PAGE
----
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September 24, 2007 | by  | in Books |
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how to watch a bird

I’ll say it now – I have never had any interest in bird-watching, and after reading how to watch a bird, Steve Braunias’ contribution to the successful Ginger Series, I still don’t find the idea of clambering around a swampy shoreline in search of a SIPO (birder-speak for South Island Pied Oyster Catcher) even remotely appealing.

And yet, I loved this book. The appreciation and enjoyment with which Braunias approaches his subject is infectious, and as is always the case, his writing is engaging, witty, humorous and knowledgeable.Many of Braunias’ trademark elements are present throughout the book: his off-hand humour, at times rather cutting – “Middleton Grange goes into the nonsense of a young earth created by God 8000 years ago. The rest of us can thank birds for explaining the way the world really works…” His evocative use of language, which never strays into pretentious wordplay, but is always directed at communicating his point:“If you want to know how to look at a bird, what you do is borrow someone else’s eyes” – that is, getting hold of a pair of binoculars.

Of course, as I was soon to learn, binoculars are always referred to as “bins”, and details like these are scattered throughout the book, as well as wry comment on the ins and outs of the New Zealand birding scene. (If you haven’t guessed by now “birder’ and ‘birding’ are the terms preferred over ‘bird-watcher’ and bird-watching’).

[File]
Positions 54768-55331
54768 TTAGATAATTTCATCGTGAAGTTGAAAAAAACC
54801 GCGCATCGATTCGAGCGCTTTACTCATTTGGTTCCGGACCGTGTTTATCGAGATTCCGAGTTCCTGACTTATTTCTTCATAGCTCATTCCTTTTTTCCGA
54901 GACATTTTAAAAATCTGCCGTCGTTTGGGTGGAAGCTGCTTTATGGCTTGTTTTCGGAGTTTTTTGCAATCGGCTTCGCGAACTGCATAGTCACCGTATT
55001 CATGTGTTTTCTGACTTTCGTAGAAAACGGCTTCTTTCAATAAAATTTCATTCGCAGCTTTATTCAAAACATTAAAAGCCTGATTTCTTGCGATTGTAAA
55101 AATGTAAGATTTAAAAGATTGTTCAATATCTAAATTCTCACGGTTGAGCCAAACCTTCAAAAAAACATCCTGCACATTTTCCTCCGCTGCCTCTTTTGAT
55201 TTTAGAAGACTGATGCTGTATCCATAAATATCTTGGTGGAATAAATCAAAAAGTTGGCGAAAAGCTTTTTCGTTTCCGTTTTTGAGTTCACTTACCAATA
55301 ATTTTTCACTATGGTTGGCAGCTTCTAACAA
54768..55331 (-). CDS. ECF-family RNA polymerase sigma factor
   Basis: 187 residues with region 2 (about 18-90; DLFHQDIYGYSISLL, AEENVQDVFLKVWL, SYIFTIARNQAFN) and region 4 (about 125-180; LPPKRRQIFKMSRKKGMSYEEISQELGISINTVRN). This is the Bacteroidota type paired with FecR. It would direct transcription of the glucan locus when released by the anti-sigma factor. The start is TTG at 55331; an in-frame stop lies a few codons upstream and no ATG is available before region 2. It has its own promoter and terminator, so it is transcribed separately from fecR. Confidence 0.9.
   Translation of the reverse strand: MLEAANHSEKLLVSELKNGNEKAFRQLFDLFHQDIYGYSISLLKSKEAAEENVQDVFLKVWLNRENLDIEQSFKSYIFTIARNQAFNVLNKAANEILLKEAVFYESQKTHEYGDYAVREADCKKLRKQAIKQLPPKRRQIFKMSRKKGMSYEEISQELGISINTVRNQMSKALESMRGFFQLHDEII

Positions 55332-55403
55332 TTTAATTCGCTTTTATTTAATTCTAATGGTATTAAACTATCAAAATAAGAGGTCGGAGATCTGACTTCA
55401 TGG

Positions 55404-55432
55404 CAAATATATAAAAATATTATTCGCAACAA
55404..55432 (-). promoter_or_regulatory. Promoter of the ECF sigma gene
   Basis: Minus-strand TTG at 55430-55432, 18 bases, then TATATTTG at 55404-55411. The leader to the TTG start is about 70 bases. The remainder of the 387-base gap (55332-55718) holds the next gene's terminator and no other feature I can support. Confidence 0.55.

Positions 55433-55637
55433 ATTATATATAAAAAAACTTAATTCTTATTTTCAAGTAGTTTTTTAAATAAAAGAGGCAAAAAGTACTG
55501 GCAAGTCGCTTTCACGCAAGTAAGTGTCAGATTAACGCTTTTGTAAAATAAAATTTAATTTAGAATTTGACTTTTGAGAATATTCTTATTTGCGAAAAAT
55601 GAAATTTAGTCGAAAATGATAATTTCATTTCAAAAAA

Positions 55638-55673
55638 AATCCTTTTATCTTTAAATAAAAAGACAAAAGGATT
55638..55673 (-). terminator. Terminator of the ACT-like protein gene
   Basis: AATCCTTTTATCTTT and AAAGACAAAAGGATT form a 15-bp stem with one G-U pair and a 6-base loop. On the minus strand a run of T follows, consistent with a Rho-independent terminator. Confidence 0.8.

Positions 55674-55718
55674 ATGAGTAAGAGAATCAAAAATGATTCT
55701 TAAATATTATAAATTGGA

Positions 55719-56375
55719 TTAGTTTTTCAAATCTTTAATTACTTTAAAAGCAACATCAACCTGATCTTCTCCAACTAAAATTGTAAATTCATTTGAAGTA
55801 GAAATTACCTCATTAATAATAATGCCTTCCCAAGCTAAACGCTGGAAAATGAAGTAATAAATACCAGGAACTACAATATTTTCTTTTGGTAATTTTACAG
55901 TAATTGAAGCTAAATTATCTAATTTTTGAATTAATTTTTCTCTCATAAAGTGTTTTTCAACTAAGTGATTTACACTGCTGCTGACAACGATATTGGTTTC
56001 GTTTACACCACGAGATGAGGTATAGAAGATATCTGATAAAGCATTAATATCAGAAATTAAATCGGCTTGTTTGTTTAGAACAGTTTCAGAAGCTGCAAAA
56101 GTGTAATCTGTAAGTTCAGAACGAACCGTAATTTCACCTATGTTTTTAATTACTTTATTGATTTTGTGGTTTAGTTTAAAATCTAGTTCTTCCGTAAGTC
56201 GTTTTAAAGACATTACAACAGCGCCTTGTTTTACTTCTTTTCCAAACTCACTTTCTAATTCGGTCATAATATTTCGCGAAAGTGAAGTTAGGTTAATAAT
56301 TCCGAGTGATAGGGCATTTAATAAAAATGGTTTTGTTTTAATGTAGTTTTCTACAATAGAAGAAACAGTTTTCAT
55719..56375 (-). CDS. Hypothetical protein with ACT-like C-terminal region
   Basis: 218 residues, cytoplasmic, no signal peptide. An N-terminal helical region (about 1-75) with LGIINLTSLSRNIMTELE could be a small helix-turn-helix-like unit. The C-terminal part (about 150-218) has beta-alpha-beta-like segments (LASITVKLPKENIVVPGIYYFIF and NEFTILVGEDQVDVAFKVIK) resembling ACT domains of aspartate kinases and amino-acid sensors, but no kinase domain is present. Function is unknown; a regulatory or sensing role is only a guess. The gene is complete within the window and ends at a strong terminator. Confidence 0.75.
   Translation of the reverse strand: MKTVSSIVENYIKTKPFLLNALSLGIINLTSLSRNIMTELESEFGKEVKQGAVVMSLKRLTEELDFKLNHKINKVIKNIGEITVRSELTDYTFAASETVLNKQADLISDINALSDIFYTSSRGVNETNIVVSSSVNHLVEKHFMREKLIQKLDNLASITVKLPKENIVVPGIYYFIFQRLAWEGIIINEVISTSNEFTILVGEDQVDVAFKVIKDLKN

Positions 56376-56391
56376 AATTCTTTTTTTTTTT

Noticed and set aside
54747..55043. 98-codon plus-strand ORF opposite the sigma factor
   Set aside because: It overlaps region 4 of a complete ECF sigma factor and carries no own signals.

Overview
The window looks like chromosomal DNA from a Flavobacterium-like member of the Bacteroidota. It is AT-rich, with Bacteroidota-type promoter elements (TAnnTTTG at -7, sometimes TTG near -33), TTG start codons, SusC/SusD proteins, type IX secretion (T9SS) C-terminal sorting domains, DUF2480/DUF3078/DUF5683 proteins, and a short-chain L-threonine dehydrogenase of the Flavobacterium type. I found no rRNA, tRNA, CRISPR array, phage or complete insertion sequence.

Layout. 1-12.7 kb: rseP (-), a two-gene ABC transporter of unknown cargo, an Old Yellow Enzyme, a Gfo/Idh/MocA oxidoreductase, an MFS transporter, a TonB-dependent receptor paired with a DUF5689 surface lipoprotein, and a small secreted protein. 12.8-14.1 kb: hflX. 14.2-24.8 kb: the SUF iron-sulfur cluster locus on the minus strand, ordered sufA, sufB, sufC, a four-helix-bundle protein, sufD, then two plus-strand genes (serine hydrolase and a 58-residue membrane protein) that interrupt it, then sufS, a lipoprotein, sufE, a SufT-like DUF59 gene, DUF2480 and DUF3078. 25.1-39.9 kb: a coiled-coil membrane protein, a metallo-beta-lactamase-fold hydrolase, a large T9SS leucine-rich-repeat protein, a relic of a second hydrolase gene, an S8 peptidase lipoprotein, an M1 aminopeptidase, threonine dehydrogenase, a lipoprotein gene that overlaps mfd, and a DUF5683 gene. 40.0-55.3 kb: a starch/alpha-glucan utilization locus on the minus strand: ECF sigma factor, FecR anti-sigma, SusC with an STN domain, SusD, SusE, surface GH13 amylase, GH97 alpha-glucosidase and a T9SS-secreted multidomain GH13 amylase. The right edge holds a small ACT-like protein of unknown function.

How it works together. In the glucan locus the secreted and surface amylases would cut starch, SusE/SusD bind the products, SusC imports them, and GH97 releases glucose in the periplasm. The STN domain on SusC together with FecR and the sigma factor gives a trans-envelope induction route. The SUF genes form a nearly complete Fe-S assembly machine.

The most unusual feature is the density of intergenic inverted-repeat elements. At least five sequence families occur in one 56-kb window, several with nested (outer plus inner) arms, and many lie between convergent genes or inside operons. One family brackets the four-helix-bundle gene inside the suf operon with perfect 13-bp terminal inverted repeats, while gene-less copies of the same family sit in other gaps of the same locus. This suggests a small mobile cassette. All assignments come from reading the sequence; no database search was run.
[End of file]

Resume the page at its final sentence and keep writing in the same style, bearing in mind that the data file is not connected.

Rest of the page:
These details include the differences of opinion held by New Zealand birders towards the work of the Conservation Department, and the important distinction between those birders who care about birds and those who simply care about spotting them. Braunias makes occasional references throughout the book to his relationship with his partner and their new-born child. While some writers might attempt some sort of dual storyline or other, similar literary device, Braunias avoids this trap, instead using these brief episodes to add a still more personal touch to a work that is already highly personal in its approach.

While at times I have felt vaguely perplexed by some of Braunias’ journalism, this book is a highly approachable example of his writing, and it’s easy, conversational tone and modest length make for an entertaining read.


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